Apr 24, 2014, 9:38 am (BST)
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Asian markets lower on global growth fears
HONG KONG, March 30 (BSS/AFP) - Asian markets mostly fell today amid growing concerns over the global economy after an unimpressive set of US data, while weak Japanese figures and a stronger yen weighed on Tokyo.

Trade was also subdued as investors balanced their books on
the last day of the quarter, which saw a rally at the start of
the year subside in the final few weeks.

Tokyo lost 0.31 percent, or 31.23 points, to close at
10,083.56, Sydney finished flat, edging down 2.7 points to
4,335.2 and Seoul was also almost unchanged, nudging 0.37 points
lower to 2,014.04.

In the afternoon Hong Kong was 0.58 percent off and Shanghai
was flat.

Wall Street again provided an unenthusiastic lead. New claims
for unemployment benefit hit a four-year low but the rate of
decline was slower than anticipated, according to analysts.

Traders also took little notice of confirmation that the
world's biggest economy grew 3.0 percent in the October-December

The Dow closed 0.15 percent higher, the S&P 500 lost 0.16
percent and the tech-heavy Nasdaq gave up 0.31 percent.

Japan was unable to provide any perk after announcing an
unexpected 1.2 percent fall in February industrial production,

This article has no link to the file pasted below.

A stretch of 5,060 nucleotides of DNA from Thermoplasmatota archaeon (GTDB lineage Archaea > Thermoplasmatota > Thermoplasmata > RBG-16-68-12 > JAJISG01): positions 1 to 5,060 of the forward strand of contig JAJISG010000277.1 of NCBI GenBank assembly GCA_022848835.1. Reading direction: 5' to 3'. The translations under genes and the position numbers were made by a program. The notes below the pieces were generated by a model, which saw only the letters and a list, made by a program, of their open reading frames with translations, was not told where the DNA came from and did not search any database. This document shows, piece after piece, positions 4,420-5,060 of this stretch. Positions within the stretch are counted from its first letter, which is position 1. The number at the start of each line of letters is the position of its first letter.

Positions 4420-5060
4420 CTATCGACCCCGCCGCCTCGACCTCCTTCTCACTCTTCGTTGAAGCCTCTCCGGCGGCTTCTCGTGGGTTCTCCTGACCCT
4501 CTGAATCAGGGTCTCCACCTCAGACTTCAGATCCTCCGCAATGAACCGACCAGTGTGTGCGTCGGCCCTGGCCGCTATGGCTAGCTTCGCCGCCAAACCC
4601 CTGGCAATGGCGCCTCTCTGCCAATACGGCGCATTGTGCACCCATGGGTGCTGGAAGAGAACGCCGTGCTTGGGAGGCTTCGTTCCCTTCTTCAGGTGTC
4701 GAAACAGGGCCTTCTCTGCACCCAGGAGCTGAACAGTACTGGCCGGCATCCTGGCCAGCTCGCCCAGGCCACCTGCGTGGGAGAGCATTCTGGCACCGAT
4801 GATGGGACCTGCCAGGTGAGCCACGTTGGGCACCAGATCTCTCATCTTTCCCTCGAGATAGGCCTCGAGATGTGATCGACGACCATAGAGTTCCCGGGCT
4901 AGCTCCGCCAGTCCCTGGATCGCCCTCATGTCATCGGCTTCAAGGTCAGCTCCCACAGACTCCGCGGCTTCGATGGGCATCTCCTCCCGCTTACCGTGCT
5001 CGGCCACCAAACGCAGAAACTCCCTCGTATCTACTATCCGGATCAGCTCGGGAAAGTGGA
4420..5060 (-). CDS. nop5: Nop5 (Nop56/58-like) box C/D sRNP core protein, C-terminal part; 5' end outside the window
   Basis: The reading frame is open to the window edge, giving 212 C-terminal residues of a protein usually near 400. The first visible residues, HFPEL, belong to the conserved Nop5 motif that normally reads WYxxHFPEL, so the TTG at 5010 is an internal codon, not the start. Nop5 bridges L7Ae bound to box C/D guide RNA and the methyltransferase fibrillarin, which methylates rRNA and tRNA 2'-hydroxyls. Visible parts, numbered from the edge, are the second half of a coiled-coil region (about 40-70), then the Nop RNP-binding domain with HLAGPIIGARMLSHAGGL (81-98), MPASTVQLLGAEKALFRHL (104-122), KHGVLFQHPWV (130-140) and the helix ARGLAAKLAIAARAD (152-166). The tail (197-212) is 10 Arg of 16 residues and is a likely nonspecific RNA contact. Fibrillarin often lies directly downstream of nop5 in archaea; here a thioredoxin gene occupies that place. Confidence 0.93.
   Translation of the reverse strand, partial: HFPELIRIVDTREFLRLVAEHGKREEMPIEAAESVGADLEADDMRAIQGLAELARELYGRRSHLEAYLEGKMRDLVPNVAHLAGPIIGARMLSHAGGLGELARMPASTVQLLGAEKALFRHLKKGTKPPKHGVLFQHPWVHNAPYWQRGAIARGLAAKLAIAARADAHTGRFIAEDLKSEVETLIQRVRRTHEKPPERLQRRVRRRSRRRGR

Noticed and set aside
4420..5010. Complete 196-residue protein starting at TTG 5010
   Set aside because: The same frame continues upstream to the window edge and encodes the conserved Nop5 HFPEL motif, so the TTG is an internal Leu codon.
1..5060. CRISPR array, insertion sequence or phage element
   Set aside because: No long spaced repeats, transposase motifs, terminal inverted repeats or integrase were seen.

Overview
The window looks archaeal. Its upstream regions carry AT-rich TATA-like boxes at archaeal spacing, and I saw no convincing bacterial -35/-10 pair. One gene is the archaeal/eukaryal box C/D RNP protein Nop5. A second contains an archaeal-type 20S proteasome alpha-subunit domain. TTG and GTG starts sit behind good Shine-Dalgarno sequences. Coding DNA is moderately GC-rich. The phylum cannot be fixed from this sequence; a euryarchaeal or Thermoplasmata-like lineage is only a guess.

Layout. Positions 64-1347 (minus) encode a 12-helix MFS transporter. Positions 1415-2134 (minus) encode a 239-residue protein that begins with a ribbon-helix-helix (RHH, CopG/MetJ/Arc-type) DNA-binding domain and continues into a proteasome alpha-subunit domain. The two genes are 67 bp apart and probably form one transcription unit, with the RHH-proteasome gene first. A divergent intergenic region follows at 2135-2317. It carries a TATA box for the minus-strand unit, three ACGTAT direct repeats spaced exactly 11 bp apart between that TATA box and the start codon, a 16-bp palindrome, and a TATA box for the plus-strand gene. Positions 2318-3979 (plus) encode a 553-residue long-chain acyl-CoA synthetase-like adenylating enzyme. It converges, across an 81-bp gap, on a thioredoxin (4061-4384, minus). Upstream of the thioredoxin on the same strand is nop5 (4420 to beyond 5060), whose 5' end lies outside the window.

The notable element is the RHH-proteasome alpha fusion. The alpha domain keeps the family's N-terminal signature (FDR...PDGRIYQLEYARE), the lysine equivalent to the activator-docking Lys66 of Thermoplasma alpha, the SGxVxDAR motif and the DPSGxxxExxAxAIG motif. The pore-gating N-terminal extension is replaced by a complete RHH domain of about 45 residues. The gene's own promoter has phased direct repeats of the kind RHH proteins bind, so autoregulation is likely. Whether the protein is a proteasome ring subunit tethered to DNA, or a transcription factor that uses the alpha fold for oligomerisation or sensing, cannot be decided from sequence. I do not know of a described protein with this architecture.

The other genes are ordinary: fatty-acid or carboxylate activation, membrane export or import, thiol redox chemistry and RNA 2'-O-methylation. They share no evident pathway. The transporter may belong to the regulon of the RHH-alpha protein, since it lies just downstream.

against forecasts for a 1.3 percent rise.

The fall comes after Tokyo said the weak economy was showing
signs of picking up after industrial production in January rose
by a revised 1.9 percent.

The results out of Washington and Tokyo are the latest to
pour cold water on a recent spurt of optimism over the global
economy that had been fuelled by rising US jobs growth and an
easing of Europe's debt crisis.

"Worries about global growth have been steadily increasing
with the lengthening patch of softer data," Barclays Capital said
in a note.

"Financial markets are starting to price in concerns about a
slowdown in China," it added, referring to a spate of figures
from Beijing that show slumping exports and contracting
manufacturing activity in the Asian giant.

Increased concerns have led investors back to the safe haven
of the yen in the past two weeks, helping it claw back some of
its recent losses.

The dollar was at 81.90 yen in Tokyo from 82.42 late Thursday
in New York. The US unit had flirted with the 84-yen level
earlier in the month after Japan announced fresh monetary easing.

The euro bought 109.40 yen, compared with 109.64 yen in New
York, well down from the 111.00 yen seen last week. The euro was
also at $1.3354 compared with $1.3301.

On oil markets New York's main contract, West Texas
Intermediate crude for delivery in May, gained 54 cents to
$103.32 per barrel in the afternoon while Brent North Sea crude
for May settlement was up 30 cents at $122.69.

Gold was at $1,662.10 an ounce at 0610 GMT, compared with
$1,656.60 late Thursday.

In other markets:

-- Taipei rose 0.77 percent, or 60.34 points, to 7,933.00.

Hon Hai Precision Industry, the parent of Apple supplier
Foxconn, fell 1.29 percent to Tw$114.5 after being singled out in
a report on labour conditions in China. Taiwan Semiconductor
Manufacturing Co rose 0.95 percent to Tw$84.9.

-- Wellington gained 0.40 percent, or 14.11 points, to

Telecom was down 1.02 percent at NZ$2.42, Contact added 0.86
percent to NZ$4.71 and Fletcher Building added 0.15 percent to
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